Trust and competition in contracts for public services
"Better the devil you know? The effect of prior relationships on competition for UK government contracts." Presented at the 2021 Conference of the International Research Society of Public Management, 21-23 April 2021
Abstract: The quality of governments’ relationships with their external suppliers has come to the fore as a central factor determining the success of public contracts, especially under conditions of complexity and uncertainty. Recent literature has emphasized the positive effects of closer, longer, and more trusting relationships with suppliers. However, little is known about the potential downsides for governments of investing in closer relationships with their suppliers. This paper examines one such negative consequence: declining competition in the markets for government contracts. The paper develops a central hypothesis that close relationships between government buyers and their suppliers will erode competition over time through three potential mechanisms: buyers factoring their investment in the relationship into their purchasing decisions; buyers reducing the opportunities in the market through fewer, larger contracts; and buyers limiting competition in the way they advertise their contracts. The paper presents an analysis of a novel dataset constructed from administrative data detailing UK procurement announcements published between 2006 and 2019. Findings indicate that overall stronger relationships with previous suppliers do negatively affect market competition. They also support the first and third of the theorized mechanisms.
"How do trust and competition affect one another and performance in government contracts?" Presented at the 2021 Conference of the International Research Society of Public Management, 21-23 April 2021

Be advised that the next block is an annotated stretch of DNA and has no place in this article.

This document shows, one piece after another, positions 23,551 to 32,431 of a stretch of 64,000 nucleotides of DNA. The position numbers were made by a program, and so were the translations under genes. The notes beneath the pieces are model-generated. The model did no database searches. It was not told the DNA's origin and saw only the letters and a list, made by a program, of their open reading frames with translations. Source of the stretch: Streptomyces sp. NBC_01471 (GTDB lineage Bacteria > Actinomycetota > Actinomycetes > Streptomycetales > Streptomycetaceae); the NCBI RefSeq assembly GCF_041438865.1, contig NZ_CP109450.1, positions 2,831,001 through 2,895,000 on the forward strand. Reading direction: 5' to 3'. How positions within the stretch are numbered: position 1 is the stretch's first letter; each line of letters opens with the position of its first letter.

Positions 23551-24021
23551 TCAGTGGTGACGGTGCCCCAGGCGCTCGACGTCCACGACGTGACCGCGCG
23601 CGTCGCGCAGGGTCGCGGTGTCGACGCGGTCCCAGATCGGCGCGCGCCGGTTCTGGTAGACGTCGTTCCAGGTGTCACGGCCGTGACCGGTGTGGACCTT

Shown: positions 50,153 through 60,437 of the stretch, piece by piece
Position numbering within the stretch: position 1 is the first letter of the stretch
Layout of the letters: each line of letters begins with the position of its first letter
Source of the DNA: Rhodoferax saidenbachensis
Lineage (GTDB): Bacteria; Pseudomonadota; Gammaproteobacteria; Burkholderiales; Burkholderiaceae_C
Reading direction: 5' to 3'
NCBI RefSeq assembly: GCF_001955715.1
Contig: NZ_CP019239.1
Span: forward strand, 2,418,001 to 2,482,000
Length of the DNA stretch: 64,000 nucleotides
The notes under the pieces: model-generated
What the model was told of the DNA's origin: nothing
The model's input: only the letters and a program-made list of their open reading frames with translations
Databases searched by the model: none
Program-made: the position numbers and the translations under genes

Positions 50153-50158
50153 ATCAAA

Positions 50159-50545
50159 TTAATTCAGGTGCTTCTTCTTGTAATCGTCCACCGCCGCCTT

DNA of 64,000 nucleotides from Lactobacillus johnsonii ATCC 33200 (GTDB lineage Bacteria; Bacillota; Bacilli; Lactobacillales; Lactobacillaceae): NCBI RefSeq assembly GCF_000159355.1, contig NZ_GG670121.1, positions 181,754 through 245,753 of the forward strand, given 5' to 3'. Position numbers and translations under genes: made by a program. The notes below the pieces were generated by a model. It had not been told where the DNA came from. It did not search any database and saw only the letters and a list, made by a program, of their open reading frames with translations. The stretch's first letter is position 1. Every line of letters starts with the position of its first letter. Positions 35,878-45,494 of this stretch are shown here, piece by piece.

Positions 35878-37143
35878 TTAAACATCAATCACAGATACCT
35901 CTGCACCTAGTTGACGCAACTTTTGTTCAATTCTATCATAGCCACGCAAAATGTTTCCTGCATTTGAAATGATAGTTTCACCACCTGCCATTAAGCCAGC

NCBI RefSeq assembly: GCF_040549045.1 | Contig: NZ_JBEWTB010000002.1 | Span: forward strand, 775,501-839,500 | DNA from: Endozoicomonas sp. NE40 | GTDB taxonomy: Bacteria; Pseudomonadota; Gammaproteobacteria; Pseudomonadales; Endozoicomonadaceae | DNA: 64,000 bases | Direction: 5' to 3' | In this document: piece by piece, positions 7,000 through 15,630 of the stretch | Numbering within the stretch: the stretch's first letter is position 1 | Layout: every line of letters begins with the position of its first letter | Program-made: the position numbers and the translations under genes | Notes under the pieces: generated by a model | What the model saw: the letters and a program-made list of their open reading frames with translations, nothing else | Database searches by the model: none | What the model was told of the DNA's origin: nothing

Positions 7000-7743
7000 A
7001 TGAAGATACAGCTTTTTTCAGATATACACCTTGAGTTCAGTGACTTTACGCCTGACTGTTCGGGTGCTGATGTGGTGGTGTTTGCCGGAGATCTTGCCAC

Abstract: Contracting out public service delivery to private companies, non-profits, or even other governments has become commonplace in many countries. Government organizations at all levels increasingly fulfil their responsibilities to provide public services by acting as buyers in a market and managing ongoing relationships with suppliers. The performance of these services therefore depends on the ability of public managers to create and maintain competitive markets, and to manage effective working relations with their chosen suppliers. These two tasks and the potential tensions between them are the focus of this paper. Both have individually been the subject of much academic debate, but the relationship between the two is hitherto undertheorized and understudied. This paper develops a theory that trust between government buyers and their suppliers encourages both sides to behave in ways that will reduce competition. Likewise, the paper hypothesizes that competitive market conditions will influence contracting parties’ behaviour towards one another in ways that limit the development of trust. The paper presents a design for an online survey experiment with public managers and government contractors to test this theory, including plans for implementation and data analysis. This design would constitute one of the first uses of experimental methods to study contracting out, an approach which is still rare within this sub-field of public management.
Accountability and efficiency in contracted services
"Assessing the effects of user accountability in contracting out." (with Juan Carlos Garrido, José Zafra-Gomez, Marc Esteve, and Christian Schuster) Journal of Public Administration Research and Theory
Abstract: How does contracting out affect service performance? Evidence to date is mixed. We argue that this is partially due to prior studies focusing often on whether—not how—services are contracted. Yet, how services are contracted matters. In particular, we argue that whether users pay user fees for services to contractors affects efficiency. Where they do, contractor revenue depends on user satisfaction and contractors face incentives to provide quality services to users to retain revenue. Where, by contrast, governments fund services, information asymmetry about the quality of services users receive allows contractors to shirk quality. The assertion is substantiated by empirical evidence derived from a comprehensive analysis of conditional efficiency within the water supply services across 2,111 municipalities in Spain, employing a two-stage conditional order-m data panel estimation. Our results show that contracting out where users pay service fees and thus have incentives to hold contractors accountable outperforms contracting out without user fees in quality-adjusted service provision.